In support of this position Simpson points to evidence that employees of the United States knew (1) of a similar accident which had occurred earlier; (2) of the dangerous condition of the creek bank; and (3) that the forestry workers had not placed a warning sign specifically advising that the bank might collapse.
There is indeed an exception to California Civil Code § 846 regarding willfulness and maliciousness, which is defined as intentional, wrongful conduct done either with a knowledge that serious injury to another will probably result, or with wanton and reckless disregard of the possible results. O'Shea v. Claude C. Wood Co., 97 Cal.App.3d 903, 159 Cal.Rptr. 125, 130 (3d Dist. 1979).
When willfulness is an issue, summary judgment should be granted with caution, since questions such as intent or motive are presented. Gard v. United States, 594 F.2d 1230, 1234 n.2 (9th Cir.), cert. denied, 444 U.S. 866, 100 S. Ct. 138, 62 L. Ed. 2d 90 (1976).
In this case the crucial facts regarding the type of warnings which were given, and thus the extent of the effort of the United States to protect against known dangers, was hotly disputed. Whether the efforts of the United States were so feeble as to rise to the level of willfulness is a material issue of fact which should have prevented summary judgment and which now warrants reversal.
Simpson also raises the argument that he was "expressly invited" to the Inyo National Forest within the meaning of that exception in California Civil Code § 846 because of the United States' provision of paved parking areas, restroom facilities, and a visitors center offering tours and maps, and because of a sign posted at the entrance to the recreational area that stated: "We invite you to marvel at the natural wonders of this great forest."
No California court has considered the extent of the "express invitation" exception to California Civil Code § 846 in this respect. This circuit, however, has gone so far as to hold that under certain circumstances promotional literature published by the Forest Service does not constitute an "express invitation" to the general public. Phillips v. United States, supra, 590 F.2d at 299-300.
The Phillips case is of course not controlling here because no one has raised the issue of promotional literature. What is now an issue is whether a sign bearing an invitation to the public to enter a national forest recreational area coupled with the provision of public facilities can constitute an "express invitation" such as that contemplated by the California legislature in adopting California Civil Code § 846.
The California courts have implied that an express invitation can comprehend an invitation made to the general public. See O'Keefe v. South End Rowing Club, 64 Cal.2d 729, 414 P.2d 830, 51 Cal.Rptr. 534 (1966), citing Borgnis v. California-Oregon Power Co., 84 Cal.App. 465, 258 P. 394 (1927). In Borgnis it was said, "All are invitees who are expressly invited, regardless of any question of benefit or advantage to the inviter, even though the invitation be not individual, but to the public generally." Id. at 468, 258 P. 394 (Emphasis added).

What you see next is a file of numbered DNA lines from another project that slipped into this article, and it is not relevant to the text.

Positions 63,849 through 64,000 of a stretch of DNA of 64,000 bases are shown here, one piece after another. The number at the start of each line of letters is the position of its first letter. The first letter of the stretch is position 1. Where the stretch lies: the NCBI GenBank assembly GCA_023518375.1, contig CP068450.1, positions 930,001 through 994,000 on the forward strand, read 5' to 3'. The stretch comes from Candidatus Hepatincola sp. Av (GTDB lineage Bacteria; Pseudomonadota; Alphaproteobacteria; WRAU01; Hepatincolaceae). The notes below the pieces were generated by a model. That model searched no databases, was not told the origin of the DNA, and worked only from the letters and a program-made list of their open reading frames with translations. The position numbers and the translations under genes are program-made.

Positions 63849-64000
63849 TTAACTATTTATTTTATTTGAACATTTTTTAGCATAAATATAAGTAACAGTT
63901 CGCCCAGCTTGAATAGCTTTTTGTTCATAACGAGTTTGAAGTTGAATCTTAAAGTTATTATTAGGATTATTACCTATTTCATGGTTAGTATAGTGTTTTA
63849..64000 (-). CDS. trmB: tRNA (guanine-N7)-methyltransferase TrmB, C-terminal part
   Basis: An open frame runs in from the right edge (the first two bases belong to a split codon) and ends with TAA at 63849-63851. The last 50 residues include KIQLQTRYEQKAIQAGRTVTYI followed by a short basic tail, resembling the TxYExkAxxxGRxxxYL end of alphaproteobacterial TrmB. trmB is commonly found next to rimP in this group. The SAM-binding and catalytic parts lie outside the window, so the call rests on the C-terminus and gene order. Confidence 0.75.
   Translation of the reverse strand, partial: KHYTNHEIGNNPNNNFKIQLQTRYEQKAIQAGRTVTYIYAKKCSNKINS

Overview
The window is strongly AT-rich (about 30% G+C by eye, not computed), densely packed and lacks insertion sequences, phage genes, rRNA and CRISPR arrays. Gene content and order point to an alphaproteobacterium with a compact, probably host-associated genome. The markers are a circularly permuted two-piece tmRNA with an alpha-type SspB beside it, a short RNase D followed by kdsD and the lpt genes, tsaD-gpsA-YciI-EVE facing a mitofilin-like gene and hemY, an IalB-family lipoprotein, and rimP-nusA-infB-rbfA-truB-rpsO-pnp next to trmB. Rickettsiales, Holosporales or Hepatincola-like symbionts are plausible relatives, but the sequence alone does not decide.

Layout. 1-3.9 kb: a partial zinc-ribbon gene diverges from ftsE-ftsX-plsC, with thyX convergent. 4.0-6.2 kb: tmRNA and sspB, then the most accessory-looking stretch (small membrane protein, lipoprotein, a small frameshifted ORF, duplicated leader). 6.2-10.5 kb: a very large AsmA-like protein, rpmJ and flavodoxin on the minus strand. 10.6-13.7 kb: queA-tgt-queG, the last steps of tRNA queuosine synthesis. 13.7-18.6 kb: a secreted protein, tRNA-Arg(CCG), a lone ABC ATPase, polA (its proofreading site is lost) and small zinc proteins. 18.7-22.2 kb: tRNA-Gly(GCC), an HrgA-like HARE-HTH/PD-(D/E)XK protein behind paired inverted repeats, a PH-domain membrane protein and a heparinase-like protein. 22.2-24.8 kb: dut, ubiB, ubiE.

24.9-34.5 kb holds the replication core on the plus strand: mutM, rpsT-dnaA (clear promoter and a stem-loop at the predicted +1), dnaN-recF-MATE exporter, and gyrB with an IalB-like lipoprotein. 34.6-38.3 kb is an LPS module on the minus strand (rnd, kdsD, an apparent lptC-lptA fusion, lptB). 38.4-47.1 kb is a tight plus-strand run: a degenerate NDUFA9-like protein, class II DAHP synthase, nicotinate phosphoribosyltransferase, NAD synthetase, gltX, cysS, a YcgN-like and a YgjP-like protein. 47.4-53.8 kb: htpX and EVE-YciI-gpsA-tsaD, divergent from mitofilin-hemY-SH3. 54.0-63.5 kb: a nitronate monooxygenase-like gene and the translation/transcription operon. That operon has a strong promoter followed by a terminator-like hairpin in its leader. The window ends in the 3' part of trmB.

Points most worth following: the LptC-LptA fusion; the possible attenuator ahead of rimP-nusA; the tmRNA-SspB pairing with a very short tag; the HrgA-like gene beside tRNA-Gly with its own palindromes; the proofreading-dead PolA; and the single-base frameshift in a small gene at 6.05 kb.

In view of the precedents existing in the foregoing California cases, we cannot hold that an invitation to the public can never be an "express invitation." While Phillips contains dicta to the contrary, we must in this instance adhere to the holdings of the California courts.
Summary judgment was improper on the issue of "express invitation." The district court must redetermine whether the invitation on the sign and the provision of public facilities alone or together form an "express invitation" within the meaning of California Civil Code § 846.
Finally, the district court clearly erred in finding, as an "uncontroverted fact," that "signs were posted warning all persons on the property to stay on the established trails," and thus that "(e)ven if (Simpson) were expressly invited on the day of the accident, he exceeded the scope of that invitation when he left the established trail."
Not only does our review of the record reveal no evidence of such a specific warning sign, but Simpson claims that he saw only two warning signs that day, one advising of the potholes and the other warning not to proceed on the peninsula.
The district court should not have concluded at this stage of the proceedings that Simpson exceeded the scope of his invitation, if one was tendered to him, because on a motion for summary judgment the facts must be viewed in the light most favorable to the party opposing the motion.
For these reasons the summary judgment granted by the district court was improper.
REVERSED AND REMANDED for further proceedings not inconsistent herewith.
* Honorable Walter E. Craig, Senior United States District Judge, District of Arizona, sitting by designation.
1. California Civil Code § 846 provides in pertinent part: An owner of any estate in real property owes no duty of care to keep the premises safe for entry or use by others for any recreational purpose or to give any warning of hazardous conditions, uses of, structures, or activities on such premises to persons entering for such purpose except as provided in this section. ... (t)his section does not limit the liability which other wise exists (a) for willful or malicious failure to guard against a dangerous condition, use, structure or activity ... or (c) to any persons who are expressly invited rather than merely permitted to come upon the premises by the landowner.
2. We note that two California courts have also upheld § 846 against an identical equal protection challenge. See Parish v. Lloyd, 82 Cal.App.3d 785, 147 Cal.Rptr. 431 (1978); Lostritto v. Southern Pacific Transportation Co., 73 Cal.App.3d 737, 140 Cal.Rptr. 905 (1977).